Do you know the principal languages of foreign countries? Did you know that Cambodia’s principal language is Khmer? Or that Belgium’s principal language is Flemish? What about Portuguese in Brazil, or Persian in Iran? The people of these countries share the planet with us, but most of us have no idea what language they speak.

See if you can tell what the following items have in common: Surabeya, Port Alegra, Harbin, Pune, Changdu, Huan, Yangdong, Tiago, Tashkent, and Kanpur. What do they have in common? They are all cities of several million people. Have you heard of any of them? They probably exceed the population of your city. Here are some more examples. See if you can tell which is bigger, in terms of land size. Is Texas bigger than Spain? If you said yes, you’re right. What about France? Again, Texas is bigger. How about Mozambique and Texas? Mozambique is bigger. Is China or the continental United States bigger? The answer is China, as you may have guessed — but would you have guessed that China is still bigger than the United States, with Alaska and Hawaii included? How about Alaska and India — which is bigger? India is bigger. California or Japan? California is larger.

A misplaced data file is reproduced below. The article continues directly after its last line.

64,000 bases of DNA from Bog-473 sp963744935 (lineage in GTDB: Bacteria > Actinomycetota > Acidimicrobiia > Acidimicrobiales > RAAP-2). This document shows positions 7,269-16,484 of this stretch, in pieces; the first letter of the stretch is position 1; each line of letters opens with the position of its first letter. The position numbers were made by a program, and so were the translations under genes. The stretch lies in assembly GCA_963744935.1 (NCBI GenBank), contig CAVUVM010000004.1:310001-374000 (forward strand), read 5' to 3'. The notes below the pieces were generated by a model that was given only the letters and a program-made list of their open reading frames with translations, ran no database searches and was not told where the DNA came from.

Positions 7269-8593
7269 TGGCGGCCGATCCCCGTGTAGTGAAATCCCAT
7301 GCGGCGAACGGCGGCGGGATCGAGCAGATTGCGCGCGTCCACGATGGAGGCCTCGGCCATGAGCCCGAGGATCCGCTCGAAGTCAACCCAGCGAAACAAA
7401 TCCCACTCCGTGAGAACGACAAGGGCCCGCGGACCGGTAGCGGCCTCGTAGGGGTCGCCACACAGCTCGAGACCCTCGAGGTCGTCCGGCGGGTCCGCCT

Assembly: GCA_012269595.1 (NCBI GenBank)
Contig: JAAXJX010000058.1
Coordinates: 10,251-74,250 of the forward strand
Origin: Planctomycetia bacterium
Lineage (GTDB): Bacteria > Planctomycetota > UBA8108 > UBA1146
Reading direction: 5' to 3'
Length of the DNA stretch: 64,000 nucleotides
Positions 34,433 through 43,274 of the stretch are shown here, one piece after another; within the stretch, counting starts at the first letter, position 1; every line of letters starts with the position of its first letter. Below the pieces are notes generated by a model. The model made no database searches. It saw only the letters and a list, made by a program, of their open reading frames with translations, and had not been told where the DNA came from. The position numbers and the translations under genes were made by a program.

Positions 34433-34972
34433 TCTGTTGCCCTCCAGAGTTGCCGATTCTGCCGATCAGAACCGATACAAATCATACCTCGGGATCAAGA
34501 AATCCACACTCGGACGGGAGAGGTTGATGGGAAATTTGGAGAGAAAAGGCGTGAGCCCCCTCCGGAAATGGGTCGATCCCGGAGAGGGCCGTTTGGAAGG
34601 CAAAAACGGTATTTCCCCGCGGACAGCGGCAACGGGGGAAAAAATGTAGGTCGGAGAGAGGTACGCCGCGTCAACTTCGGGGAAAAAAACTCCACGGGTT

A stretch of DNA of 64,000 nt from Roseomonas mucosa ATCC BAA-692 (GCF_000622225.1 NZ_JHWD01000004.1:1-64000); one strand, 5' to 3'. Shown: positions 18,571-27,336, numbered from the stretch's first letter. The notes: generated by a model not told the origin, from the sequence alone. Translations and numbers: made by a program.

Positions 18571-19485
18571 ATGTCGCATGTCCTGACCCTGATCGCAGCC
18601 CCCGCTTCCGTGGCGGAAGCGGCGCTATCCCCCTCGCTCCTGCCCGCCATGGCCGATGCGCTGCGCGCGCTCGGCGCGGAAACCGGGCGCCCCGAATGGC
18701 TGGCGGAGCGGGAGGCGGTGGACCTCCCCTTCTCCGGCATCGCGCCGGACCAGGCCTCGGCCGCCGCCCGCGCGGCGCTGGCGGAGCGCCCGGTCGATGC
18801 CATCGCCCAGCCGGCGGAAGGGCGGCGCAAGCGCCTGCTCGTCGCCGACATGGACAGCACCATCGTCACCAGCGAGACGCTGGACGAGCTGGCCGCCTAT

What Information Do We Need?

The point is that more information means that we’ll know less of the available information that’s out there. But there’s no need to worry, because all of us are in the same boat. What this also tells us is that we have to be much more discriminating about our attention to news, information, and entertainment. We also need to redefine what is news. “News” is a derivative of “new.” Here are some items that I don’t consider to be news. My selections may anger you initially, but I’ll soon explain why I believe this.